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FRITZ REINER CONDUCTS RICHARD STRAUSS (11 CDs)

$ 39.98 $ 43.98

Fritz Reiner conducts Richard Strauss

The Complete RCA & Columbia Recordings

Strauss, R: Ah! Du wolltest mich nicht deinen Mund küssen lassen (from Salome)
Strauss, R: Also sprach Zarathustra, Op. 30
Strauss, R: Burleske for Piano and orchestra in D minor, AV85
Strauss, R: Der Rosenkavalier
Strauss, R: Der Rosenkavalier: Waltzes
Strauss, R: Don Juan, Op. 20
Strauss, R: Don Quixote, Op. 35
Strauss, R: Ein Heldenleben, Op. 40
Strauss, R: Elektra
Strauss, R: Elektra! Schwester! Komm mit uns! (from Elektra)
Strauss, R: Ist ein Traum, kann nicht wirklich sein (from Der Rosenkavalier)
Strauss, R: Le Bourgeois Gentilhomme, Op. 60
Strauss, R: Mir ist die Ehre widerfahren (from Der Rosenkavalier)
Strauss, R: Salome: Dance of the Seven Veils
Strauss, R: Symphonia Domestica, Op. 53
Strauss, R: Till Eulenspiegels lustige Streiche, Op. 28
Strauss, R: Tod und Verklärung, Op. 24
Strauss, R: Was willst du, fremder Mensch? (from Elektra)

Inge Borkh (soprano), Rise Stevens (mezzo), Erna Berger (soprano), Paul Schoffler (piano), Frances Yeend (soprano), Byron Janis (piano)

Chicago Symphony Orchestra, Pittsburgh Symphony Orchestra, Wiener Philharmoniker, RCA Victor Symphony Orchestra, Fritz Reiner

An 11 CD, budget-priced box set on the 'Sony Classical' label.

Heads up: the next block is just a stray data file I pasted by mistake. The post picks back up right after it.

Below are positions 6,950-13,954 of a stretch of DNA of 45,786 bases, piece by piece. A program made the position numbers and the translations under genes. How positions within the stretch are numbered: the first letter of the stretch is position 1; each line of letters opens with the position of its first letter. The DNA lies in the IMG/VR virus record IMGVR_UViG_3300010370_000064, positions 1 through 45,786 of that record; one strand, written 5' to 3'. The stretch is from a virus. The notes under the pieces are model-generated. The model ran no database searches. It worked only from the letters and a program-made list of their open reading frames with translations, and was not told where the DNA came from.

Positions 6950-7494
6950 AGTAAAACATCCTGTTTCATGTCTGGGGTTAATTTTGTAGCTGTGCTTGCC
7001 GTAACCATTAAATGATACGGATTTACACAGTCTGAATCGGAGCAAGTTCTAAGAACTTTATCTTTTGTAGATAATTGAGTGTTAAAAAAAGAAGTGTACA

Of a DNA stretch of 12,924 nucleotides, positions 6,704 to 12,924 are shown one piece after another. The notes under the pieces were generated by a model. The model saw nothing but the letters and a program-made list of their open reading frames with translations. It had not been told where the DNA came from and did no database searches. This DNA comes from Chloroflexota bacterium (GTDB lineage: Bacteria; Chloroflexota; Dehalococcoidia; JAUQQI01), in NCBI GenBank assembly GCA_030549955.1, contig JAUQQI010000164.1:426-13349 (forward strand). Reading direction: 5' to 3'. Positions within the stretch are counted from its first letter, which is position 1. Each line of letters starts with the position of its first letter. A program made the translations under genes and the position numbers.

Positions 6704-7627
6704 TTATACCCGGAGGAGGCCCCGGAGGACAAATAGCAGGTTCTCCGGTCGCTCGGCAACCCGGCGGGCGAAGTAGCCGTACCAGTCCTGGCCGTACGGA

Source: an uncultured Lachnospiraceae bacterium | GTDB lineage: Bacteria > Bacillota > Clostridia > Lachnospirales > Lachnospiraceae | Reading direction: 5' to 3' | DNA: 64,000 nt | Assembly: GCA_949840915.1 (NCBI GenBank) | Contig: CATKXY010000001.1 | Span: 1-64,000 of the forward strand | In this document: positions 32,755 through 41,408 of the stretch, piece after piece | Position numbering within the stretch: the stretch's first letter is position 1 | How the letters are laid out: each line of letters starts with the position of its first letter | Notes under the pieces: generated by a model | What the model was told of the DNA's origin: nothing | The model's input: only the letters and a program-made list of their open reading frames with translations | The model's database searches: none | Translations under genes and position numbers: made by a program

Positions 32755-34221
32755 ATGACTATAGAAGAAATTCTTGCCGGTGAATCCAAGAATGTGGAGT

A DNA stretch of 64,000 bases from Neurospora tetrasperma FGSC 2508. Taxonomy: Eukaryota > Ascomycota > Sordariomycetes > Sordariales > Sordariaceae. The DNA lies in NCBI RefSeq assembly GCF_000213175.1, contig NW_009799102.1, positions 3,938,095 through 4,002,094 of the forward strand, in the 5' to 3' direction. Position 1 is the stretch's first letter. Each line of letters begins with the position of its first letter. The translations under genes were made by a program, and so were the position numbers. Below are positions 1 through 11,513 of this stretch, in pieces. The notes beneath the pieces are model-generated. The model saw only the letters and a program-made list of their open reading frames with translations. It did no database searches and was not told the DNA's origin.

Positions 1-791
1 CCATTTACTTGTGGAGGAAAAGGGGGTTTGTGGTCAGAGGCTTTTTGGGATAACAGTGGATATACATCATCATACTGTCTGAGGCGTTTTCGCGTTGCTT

Across time, there have been a handful of inseparable associations of an artist with a composer: Rubinstein and Chopin, Gould and Bach, Bernstein and Mahler come immediately to mind. Another such fabled fusion was Fritz Reiner and the music of Richard Strauss. The very first recordings Reiner made at the helm of the Chicago Symphony in March 1954 were Strauss’s ‘Ein Heldenleben’ and ‘Also sprach Zarathustra’. Among the earliest of RCA’s commercial stereo recordings, these interpretations are still benchmarks. Now for the first time, Sony Classical is releasing all of Fritz Reiner’s studio Strauss recordings in a single box. Not only the legendary Living Stereo albums he made for RCA in Chicago, but also the far less-readily available earlier mono versions he made for American Columbia with the Pittsburgh Symphony, another ensemble he elevated to the top rank of international orchestras. Listeners will now have the luxury of comparing Reiner’s multiple recordings of Strauss’s Spanish symphonic noblemen: this boxset includes two ‘Don Quixotes’ – as impersonated by eminent cellists Gregor Piatigorsky (Pittsburgh, 1941) and Antonio Janigro (Chicago, 1959) – and no fewer than three ‘Don Juans’ (Pittsburgh, 1941; Chicago, 1954 and 1961). Along with all the other best-known Strauss tone poems, from ‘Till Eulenspiegel’ to the ‘Sinfonia Domestica’ and ‘Death and Transfiguration’, the new box also contains highlights from two great operas, featuring spine-chilling contributions by the unforgettable sopranos Ljuba Welitsch – as Salome (Metropolitan Opera, 1949) – and Inge Borkh – as both Salome and Elektra (Chicago, 1955–56). This new limited edition of Fritz Reiner’s authoritative Strauss – packaged, as always, with original covers, labels and full discographical notes – deserves pride of place in any classical collection.


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